With that being said, when you’re actually playing the game as you’re supposed to, the experience can feel challenging, innovative, and hectic all at the same time. Trying to complete various complex tasks with the fear of death ever-looming can get your heart racing whether hacking from safety or being in a tense situation yourself. There are a few times where I even found myself getting caught up in the fear, mangling the orders much to the frustration of my accomplice. It’s something that I felt often lacked in other experiences like A Way Out and It Takes Two, even if those games are excellent in their own respects.
While I did very much enjoy the hacking puzzles that Operation: Tango threw at me, including some clever nods to “co-op” games like Keep Talking and Nobody Explodes, some of the puzzles felt a lot stronger than others, thus making weaker puzzles much more apparent. A few of them felt somewhat tedious, requiring a lot of patience combined with trial and error, while others would be inconsistent with detection at best. While these issues often didn’t linger to the point of frustration, it didn’t change them being memorable for the wrong reasons. This is remedied well by the stronger cooperative puzzles thankfully but has its issues nonetheless.
And while I genuinely had zero issues with the length, it’s worth noting for fans of other co-op games like this that Operation: Tango can be a bit on the shorter side. With our issues being blind to the obvious solution included, the whole experience clocked in at just under four hours. And while we didn’t do a second playthrough from the other perspective, it’s clear that it would likely feel very similar as you know what type of information the other person has to relay. Once again I found this to be of no issue as a game like It Takes Two can feel incredibly long by comparison, but it’s worth noting nonetheless.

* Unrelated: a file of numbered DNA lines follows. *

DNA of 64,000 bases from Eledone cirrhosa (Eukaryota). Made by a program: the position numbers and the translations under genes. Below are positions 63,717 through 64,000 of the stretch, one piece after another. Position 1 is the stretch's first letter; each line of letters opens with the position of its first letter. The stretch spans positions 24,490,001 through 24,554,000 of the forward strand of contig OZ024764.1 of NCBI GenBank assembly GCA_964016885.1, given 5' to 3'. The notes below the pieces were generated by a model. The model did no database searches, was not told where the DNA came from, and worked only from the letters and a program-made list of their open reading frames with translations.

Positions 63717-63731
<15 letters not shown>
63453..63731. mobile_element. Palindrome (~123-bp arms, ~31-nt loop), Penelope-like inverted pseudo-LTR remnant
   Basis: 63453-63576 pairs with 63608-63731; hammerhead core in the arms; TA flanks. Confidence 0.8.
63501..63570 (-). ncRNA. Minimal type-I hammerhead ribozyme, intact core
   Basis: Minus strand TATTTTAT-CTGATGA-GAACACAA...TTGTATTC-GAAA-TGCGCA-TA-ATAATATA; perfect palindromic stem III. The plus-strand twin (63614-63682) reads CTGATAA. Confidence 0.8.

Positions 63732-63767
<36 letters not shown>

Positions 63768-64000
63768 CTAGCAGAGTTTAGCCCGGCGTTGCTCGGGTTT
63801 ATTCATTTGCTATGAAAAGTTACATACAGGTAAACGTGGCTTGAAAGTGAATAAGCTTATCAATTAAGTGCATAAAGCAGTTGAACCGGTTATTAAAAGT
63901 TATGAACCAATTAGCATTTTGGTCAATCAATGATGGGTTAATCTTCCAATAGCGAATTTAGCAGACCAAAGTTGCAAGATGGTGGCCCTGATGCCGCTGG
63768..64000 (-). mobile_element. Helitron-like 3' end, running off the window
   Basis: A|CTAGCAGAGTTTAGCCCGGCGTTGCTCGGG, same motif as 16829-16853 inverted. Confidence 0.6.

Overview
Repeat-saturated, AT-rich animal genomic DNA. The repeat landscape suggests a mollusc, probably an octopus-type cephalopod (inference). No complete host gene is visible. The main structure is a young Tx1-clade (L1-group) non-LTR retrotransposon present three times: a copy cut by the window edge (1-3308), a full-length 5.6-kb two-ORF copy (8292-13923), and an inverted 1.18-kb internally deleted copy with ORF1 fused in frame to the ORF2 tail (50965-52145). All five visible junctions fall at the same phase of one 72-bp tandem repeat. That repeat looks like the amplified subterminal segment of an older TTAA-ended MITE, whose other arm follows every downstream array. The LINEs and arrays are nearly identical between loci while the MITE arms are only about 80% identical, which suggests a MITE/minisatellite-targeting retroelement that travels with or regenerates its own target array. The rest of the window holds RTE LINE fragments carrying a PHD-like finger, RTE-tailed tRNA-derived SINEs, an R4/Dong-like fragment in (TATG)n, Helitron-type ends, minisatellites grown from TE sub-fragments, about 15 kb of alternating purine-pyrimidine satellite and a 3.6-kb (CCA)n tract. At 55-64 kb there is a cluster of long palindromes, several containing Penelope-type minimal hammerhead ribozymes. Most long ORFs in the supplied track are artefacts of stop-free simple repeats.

Sprawling Metropolises and Narrow Corridors
As it’s the way of the future, Operation: Tango puts you in a large, sprawling metropolis filled with sights to see, people to meet, and panels to fail at hacking. And while it does keep its art style quite simplistic (being only a few steps up from Roblox), this type of game almost feels perfect for it. Given the over-the-top events rampant throughout the experience, a cartoonish art style only makes sense. And it sticks to this well while still building up a solid atmosphere perfect for everyone’s favorite spy duo. It can be a bit imperfect in some places though, such as some water being flowing polygons as it should while other water bodies are bluish, non-moving images. Seeing as these are rather rare though, they don’t cause many problems.
And with a game such as this, its score has to fit that cliche spy soundtrack we all played over in our heads as kids. It accomplishes this incredibly well, offering up some fast and tense tracks while keeping with the theme of a Hollywood spy thriller. It never once drifts from that, keeping things consistent and fresh. It’s not the most memorable soundtrack by any stretch, yet I enjoyed it all the same.
Despite its similarities to others in the co-op genre, Operation: Tango is an incredibly unique spy game that gets so much right about its story, gameplay, and visual/audio prowess. With it being so short, it feels akin to a small basket of incredibly good, well-seasoned fries. You won’t be chewing away at it for long, but that time you do will feel oh so amazing. It definitely has its rough edges here and there (including a few game-breaking glitches), but other areas make up for it to some extent. If you and a friend are looking for an incredibly good experience akin to Hazelight’s titans of the genre, Operation: Tango has plenty of co-op excitement, hilarity, and nostalgia to go around.
- Nostalgia flow is euphoric
- Puzzles keep things fresh and interesting
- Clever nods to other titles like it
- Free copy to your friend
- Keeps things unique consistently
- Solid audio visual suite
- Visual inconsistencies here and there
- Polish issues (including a few game-breaking)